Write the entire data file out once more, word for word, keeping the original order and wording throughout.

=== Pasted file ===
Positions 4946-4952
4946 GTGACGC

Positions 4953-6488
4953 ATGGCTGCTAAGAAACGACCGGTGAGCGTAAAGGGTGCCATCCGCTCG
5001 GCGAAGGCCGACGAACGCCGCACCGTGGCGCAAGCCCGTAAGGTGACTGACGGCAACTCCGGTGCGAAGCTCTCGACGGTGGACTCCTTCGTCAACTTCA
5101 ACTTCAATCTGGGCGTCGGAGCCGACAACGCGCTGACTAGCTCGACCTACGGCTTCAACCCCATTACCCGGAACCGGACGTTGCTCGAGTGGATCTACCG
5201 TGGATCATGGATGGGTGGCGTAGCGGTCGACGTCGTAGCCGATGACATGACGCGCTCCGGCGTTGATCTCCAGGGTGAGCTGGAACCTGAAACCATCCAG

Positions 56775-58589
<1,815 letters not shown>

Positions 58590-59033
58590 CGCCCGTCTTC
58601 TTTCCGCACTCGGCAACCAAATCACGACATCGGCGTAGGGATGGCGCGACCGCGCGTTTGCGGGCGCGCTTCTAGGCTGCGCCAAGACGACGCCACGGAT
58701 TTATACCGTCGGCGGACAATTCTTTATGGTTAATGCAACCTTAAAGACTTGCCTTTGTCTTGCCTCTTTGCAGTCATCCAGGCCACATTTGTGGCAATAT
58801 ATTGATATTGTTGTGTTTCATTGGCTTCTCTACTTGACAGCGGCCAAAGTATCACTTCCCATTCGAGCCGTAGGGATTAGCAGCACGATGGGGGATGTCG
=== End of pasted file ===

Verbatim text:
Positions 4946-4952
4946 GTGACGC

Positions 4953-6488
4953 ATGGCTGCTAAGAAACGACCGGTGAGCGTAAAGGGTGCCATCCGCTCG
5001 GCGAAGGCCGACGAACGCCGCACCGTGGCGCAAGCCCGTAAGGTGACTGACGGCAACTCCGGTGCGAAGCTCTCGACGGTGGACTCCTTCGTCAACTTCA
5101 ACTTCAATCTGGGCGTCGGAGCCGACAACGCGCTGACTAGCTCGACCTACGGCTTCAACCCCATTACCCGGAACCGGACGTTGCTCGAGTGGATCTACCG
5201 TGGATCATGGATGGGTGGCGTAGCGGTCGACGTCGTAGCCGATGACATGACGCGCTCCGGCGTTGATCTCCAGGGTGAGCTGGAACCTGAAACCATCCAG

Positions 56775-58589
<1,815 letters not shown>

Positions 58590-59033
58590 CGCCCGTCTTC
58601 TTTCCGCACTCGGCAACCAAATCACGACATCGGCGTAGGGATGGCGCGACCGCGCGTTTGCGGGCGCGCTTCTAGGCTGCGCCAAGACGACGCCACGGAT
58701 TTATACCGTCGGCGGACAATTCTTTATGGTTAATGCAACCTTAAAGACTTGCCTTTGTCTTGCCTCTTTGCAGTCATCCAGGCCACATTTGTGGCAATAT
58801 ATTGATATTGTTGTGTTTCATTGGCTTCTCTACTTGACAGCGGCCAAAGTATCACTTCCCATTCGAGCCGTAGGGATTAGCAGCACGATGGGGGATGTCG